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We present a new constant round protocol for nonmalleable zeroknowledge. Using this protocol as a subroutine, we obtain a new constantround protocol for nonmalleable commitments. Our constructions rely on the existence of (standard) collision resistant hash functions. Previous constructions either relied on the existence of trapdoor permutations and hash functions that are collision resistant against subexponential sized circuits, or required a superconstant number of rounds. Additional results are the first construction of a nonmalleable commitment scheme that is statistically hiding (with respect to opening), and the first nonmalleable commitments that satisfy a strict polynomialtime simulation requirement. Our approach differs from the approaches taken in previous works in that we view nonmalleable zeroknowledge as a buildingblock rather than an end goal. This gives rise to a modular construction of nonmalleable commitments and results in a somewhat simpler analysis.
Universally Composable Security with Global Setup
 In Proceedings of the 4th Theory of Cryptography Conference
, 2007
"... Cryptographic protocols are often designed and analyzed under some trusted setup assumptions, namely in settings where the participants have access to global information that is trusted to have some basic security properties. However, current modeling of security in the presence of such setup falls ..."
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Cited by 37 (3 self)
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Cryptographic protocols are often designed and analyzed under some trusted setup assumptions, namely in settings where the participants have access to global information that is trusted to have some basic security properties. However, current modeling of security in the presence of such setup falls short of providing the expected security guarantees. A quintessential example of this phenomenon is the deniability concern: there exist natural protocols that meet the strongest known composable security notions, and are still vulnerable to bad interactions with rogue protocols that use the same setup. We extend the notion of universally composable (UC) security in a way that reestablishes its original intuitive guarantee even for protocols that use globally available setup. The new formulation prevents bad interactions even with adaptively chosen protocols that use the same setup. In particular, it guarantees deniability. While for protocols that use no setup the proposed requirements are the same as in traditional UC security, for protocols that use global setup the proposed requirements are significantly stronger. In fact, realizing Zero Knowledge or commitment becomes provably impossible, even in the Common Reference String model.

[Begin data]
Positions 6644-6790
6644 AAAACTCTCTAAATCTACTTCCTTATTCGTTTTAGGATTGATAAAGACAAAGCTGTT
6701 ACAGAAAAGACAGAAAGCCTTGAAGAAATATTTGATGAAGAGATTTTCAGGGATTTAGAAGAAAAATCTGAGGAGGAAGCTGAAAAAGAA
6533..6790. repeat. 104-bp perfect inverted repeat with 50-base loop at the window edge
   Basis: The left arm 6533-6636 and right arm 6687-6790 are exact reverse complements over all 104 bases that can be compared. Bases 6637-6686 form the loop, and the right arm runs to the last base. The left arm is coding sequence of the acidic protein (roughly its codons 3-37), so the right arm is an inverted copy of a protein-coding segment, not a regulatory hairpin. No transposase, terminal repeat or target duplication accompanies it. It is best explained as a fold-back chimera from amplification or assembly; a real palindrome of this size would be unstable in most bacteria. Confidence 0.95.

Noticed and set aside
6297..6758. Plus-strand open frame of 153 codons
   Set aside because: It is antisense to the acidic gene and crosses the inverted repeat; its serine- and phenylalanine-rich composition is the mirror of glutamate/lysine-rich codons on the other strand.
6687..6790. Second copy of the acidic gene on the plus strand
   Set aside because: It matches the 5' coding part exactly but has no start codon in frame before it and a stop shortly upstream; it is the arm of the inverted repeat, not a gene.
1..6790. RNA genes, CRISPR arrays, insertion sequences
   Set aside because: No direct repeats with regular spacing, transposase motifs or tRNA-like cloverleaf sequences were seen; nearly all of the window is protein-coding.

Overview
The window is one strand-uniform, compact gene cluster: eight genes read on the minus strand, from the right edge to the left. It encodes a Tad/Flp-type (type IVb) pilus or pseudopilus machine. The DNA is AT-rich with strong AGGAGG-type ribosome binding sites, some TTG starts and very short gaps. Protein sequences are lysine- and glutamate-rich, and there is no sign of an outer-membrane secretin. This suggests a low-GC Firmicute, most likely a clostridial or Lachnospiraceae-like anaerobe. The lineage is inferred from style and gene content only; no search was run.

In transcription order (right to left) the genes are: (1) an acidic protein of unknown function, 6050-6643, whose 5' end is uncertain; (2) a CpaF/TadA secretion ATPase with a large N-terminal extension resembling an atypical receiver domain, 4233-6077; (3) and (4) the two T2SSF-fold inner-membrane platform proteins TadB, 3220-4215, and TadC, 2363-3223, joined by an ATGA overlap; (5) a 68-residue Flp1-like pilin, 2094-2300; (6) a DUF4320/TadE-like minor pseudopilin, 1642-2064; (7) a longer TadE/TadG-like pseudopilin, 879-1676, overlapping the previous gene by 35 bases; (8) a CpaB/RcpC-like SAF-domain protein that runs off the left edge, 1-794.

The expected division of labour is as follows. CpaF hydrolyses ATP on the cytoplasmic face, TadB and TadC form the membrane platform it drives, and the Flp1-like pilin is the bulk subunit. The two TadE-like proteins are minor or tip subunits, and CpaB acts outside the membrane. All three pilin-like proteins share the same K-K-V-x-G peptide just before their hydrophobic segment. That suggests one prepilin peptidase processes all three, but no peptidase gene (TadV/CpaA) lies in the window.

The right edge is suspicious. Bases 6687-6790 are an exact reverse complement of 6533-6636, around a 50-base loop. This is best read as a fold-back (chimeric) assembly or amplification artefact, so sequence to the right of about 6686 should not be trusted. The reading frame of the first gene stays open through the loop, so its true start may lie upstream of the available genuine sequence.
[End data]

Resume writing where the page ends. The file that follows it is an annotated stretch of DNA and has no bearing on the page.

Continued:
Concurrent ZeroKnowledge With Timing, Revisited
, 2002
"... Following Dwork, Naor, and Sahai (30th STOC, 1998), we consider concurrent execution of protocols in a semisynchronized network. Specifically, we assume that each party holds a local clock such that a constant bound on the relative rates of these clocks is apriori known, and consider protocols tha ..."
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Cited by 32 (0 self)
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Following Dwork, Naor, and Sahai (30th STOC, 1998), we consider concurrent execution of protocols in a semisynchronized network. Specifically, we assume that each party holds a local clock such that a constant bound on the relative rates of these clocks is apriori known, and consider protocols that employ timedriven operations (i.e., timeout incoming messages and delay outgoing messages). We show that the constantround zeroknowledge proof for N P of Goldreich and Kahan (Jour. of Crypto., 1996) preserves its security when polynomiallymany independent copies are executed concurrently under the above timing model. We stress that our main result establishes zeroknowledge of interactive proofs, whereas the results of Dwork et. al. are either for zeroknowledge arguments or for a weak notion of zeroknowledge (called fflknowledge) proofs.